• Interpret any URL parameters (only present after the has signed in to YouTube)
  • If a current user is found, then call to LookupToken() to see whether there is a matching session token for the user, matching on email address.
    • If yes, print out their video feed and return.
    • If no, check whether a one-time token was returned in the URL parameters. If yes, the user has just signed in to YouTube and allowed this application access. A call to UpgradeAndStoreToken() is made to upgrade and store the session token.
  • If there is no current user, display a log in page using users.CreateLoginURL()

The next code snippet shows how this process is implemented in the get method:

  def get(self):
    self.my_app_domain = 'http://' + self.request._environ[[]'HTTP_HOST']
    self.response.out.write("""<html><head><title>
        hello_authsub: AuthSub demo</title>
        <link type="text/css" rel="stylesheet" href="/stylesheets/main.css" />
        """)

    self.current_user = users.GetCurrentUser()
    self.response.out.write('</head><body>')

    # Split URL parameters if found
    for param in self.request.query.split('&'):
      if param.startswith('token'):
        self.token = param.split('=')[[]1]
      elif param.startswith('feed_url'):
        self.feed_url = urllib.unquote_plus(param.split('=')[[]1])

    if self.current_user:
      self.response.out.write('<a href="%s">Sign Out</a><br /><br />' % (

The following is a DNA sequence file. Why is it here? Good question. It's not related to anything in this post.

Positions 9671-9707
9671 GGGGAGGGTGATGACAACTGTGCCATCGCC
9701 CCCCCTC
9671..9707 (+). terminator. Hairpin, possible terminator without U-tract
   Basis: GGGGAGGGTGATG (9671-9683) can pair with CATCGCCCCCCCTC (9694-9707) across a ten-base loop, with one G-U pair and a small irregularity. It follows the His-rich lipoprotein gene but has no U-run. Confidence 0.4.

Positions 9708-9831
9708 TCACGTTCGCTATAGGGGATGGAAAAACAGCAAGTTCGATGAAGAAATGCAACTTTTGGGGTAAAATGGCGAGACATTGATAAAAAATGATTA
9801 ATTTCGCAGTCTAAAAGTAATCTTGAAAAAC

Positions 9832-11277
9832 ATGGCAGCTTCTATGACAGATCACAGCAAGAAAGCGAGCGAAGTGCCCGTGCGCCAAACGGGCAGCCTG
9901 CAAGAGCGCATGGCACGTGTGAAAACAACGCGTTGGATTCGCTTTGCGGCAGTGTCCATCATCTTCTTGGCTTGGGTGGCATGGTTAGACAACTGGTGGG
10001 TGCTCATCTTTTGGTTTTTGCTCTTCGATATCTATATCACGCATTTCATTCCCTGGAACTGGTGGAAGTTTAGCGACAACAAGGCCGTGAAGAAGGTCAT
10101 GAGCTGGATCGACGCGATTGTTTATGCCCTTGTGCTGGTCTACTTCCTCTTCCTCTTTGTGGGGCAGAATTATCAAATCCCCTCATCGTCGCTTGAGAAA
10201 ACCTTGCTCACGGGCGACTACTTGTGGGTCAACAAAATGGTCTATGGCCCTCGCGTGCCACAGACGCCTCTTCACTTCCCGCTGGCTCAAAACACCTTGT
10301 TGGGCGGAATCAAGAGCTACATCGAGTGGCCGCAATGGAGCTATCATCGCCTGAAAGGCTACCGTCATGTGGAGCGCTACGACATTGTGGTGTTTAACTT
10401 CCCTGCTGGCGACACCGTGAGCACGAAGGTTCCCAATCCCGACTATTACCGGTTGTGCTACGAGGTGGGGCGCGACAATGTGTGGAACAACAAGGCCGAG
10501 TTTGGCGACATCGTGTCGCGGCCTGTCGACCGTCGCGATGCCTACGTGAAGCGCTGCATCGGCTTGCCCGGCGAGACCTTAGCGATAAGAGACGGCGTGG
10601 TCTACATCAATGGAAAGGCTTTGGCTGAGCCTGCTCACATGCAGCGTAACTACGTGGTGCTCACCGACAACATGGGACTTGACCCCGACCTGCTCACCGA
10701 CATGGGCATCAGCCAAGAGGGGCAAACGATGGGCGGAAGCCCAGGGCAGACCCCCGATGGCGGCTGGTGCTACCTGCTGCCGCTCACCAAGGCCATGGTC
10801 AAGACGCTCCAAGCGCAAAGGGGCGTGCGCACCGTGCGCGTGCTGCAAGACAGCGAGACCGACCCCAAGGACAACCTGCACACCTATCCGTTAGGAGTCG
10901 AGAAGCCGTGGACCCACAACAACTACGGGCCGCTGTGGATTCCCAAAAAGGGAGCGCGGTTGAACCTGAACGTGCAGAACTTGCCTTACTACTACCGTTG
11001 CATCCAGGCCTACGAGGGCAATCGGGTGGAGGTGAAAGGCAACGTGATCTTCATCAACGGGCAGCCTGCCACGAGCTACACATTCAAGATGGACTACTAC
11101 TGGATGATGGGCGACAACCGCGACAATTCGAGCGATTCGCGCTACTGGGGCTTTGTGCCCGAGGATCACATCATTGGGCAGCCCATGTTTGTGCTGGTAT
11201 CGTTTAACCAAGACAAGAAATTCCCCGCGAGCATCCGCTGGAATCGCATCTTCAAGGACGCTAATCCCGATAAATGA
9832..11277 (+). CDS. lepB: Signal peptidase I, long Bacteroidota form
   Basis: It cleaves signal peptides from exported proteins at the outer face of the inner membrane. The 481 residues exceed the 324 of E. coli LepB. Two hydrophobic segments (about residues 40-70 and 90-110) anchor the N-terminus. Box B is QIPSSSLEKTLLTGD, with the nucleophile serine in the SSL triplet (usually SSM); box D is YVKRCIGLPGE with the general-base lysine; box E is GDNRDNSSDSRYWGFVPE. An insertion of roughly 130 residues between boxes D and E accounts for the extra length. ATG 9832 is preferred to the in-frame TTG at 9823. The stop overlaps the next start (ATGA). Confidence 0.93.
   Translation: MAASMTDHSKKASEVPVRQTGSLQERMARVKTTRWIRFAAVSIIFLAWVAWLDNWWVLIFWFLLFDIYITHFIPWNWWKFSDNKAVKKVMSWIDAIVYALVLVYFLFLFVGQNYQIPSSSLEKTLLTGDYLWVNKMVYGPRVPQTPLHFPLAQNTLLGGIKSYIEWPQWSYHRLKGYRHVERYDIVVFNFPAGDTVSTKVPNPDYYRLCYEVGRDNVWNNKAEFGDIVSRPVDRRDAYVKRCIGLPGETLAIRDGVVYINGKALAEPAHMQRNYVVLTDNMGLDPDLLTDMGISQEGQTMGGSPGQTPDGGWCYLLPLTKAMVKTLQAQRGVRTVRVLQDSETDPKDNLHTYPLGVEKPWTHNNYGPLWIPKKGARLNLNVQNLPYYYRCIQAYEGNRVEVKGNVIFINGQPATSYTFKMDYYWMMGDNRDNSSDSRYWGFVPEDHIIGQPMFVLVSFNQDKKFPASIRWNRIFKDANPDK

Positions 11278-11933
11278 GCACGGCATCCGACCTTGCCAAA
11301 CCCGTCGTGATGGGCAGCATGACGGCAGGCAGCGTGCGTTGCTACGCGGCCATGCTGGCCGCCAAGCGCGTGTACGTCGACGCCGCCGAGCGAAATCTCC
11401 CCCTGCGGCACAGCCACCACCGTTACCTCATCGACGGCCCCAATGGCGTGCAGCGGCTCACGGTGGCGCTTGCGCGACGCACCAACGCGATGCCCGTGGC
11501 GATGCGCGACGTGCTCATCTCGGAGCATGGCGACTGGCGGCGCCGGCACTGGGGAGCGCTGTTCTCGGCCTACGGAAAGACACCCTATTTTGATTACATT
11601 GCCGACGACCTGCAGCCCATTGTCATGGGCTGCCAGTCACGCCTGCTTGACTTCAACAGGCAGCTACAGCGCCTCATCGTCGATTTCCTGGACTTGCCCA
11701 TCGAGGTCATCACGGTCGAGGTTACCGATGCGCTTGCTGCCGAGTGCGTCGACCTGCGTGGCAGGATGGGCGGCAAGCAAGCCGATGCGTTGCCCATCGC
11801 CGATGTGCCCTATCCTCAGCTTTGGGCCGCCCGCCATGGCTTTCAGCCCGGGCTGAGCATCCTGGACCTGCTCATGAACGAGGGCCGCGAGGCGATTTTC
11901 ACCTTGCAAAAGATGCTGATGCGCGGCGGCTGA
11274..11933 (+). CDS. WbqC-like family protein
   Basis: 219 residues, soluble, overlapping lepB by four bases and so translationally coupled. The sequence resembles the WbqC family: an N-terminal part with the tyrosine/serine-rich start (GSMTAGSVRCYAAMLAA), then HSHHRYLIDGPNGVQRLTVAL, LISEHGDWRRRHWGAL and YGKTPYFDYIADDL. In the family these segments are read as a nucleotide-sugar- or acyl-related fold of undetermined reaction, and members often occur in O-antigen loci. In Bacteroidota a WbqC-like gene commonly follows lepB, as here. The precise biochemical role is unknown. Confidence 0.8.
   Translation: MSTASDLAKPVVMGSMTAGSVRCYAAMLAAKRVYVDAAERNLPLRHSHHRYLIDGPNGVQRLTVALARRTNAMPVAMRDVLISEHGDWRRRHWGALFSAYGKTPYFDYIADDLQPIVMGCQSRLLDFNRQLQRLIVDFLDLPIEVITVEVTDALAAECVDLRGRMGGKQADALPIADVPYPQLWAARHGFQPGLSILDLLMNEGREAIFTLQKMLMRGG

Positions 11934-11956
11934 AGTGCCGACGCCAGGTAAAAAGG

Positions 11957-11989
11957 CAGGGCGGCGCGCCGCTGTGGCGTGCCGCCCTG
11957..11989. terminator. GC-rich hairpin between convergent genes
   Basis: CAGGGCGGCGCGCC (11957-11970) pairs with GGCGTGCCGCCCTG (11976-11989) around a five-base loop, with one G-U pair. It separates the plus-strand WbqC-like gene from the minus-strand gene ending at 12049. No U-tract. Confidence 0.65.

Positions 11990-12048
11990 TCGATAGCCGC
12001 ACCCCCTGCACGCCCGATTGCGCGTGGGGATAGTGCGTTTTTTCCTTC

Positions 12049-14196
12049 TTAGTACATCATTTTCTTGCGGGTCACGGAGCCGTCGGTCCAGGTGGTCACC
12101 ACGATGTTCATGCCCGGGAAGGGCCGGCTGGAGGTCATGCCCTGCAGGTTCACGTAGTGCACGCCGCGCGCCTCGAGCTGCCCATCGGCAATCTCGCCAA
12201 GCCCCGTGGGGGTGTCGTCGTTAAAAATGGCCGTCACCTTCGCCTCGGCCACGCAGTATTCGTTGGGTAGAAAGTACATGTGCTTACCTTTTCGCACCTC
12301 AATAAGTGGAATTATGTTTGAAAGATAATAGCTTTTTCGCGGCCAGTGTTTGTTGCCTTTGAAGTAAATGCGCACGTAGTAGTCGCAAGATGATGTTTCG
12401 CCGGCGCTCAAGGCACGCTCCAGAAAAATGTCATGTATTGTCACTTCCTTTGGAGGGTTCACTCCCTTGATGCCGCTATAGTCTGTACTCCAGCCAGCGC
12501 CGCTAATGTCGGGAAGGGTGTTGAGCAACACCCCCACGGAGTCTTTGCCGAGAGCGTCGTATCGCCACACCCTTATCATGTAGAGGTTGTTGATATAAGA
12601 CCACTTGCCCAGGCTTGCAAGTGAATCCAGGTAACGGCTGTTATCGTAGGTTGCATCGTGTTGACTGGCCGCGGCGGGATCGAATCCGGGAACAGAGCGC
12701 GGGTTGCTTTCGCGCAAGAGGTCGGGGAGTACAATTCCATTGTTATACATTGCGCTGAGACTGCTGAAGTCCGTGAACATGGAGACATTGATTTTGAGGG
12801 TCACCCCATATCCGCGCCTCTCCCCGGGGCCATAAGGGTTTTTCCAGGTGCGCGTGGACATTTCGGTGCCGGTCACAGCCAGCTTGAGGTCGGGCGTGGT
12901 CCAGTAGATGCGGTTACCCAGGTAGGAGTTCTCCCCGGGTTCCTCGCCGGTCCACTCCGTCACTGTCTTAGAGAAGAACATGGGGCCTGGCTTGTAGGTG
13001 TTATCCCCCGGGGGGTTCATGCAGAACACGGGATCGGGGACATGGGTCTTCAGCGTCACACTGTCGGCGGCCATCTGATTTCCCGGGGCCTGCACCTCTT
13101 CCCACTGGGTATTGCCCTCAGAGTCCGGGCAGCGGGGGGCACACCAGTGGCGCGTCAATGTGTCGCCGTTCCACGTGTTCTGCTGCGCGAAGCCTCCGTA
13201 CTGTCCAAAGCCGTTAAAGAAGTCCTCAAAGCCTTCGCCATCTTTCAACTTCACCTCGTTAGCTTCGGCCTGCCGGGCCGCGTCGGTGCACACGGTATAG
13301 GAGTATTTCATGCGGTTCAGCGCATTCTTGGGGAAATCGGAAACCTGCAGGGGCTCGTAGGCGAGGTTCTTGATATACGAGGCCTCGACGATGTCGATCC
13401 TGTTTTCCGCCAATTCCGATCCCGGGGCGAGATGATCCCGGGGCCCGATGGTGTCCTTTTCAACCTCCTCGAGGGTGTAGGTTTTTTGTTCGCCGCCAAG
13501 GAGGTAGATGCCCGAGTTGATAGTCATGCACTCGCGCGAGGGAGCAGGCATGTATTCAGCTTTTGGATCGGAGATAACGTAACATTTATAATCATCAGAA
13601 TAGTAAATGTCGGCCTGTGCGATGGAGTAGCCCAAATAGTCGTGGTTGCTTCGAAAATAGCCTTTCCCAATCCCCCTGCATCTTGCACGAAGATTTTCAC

users.CreateLogoutURL(self.request.uri)))

      if self.LookupToken():
        self.response.out.write('<div id="video_listing">')
        self.FetchFeed()
        self.response.out.write('</div>')

      else:
        # Check if a one-time use token was passed in the URL parameters
        if self.token:
          self.UpgradeAndStoreToken()
          self.redirect('/')

If no one-time use token was found either, but a current user is found, then create the link to the YouTube sign in page from where they can authorize our application:

        else:
          self.response.out.write('<div id="sidebar"> '
              '<div id="scopes"><h4>Request a token</h4><ul>')
          self.response.out.write('<li><a href="%s">YouTube API</a></li>' % (
              self.client.GenerateAuthSubURL(
              self.my_app_domain, self.youtube_scope, secure=False, session=True))
              )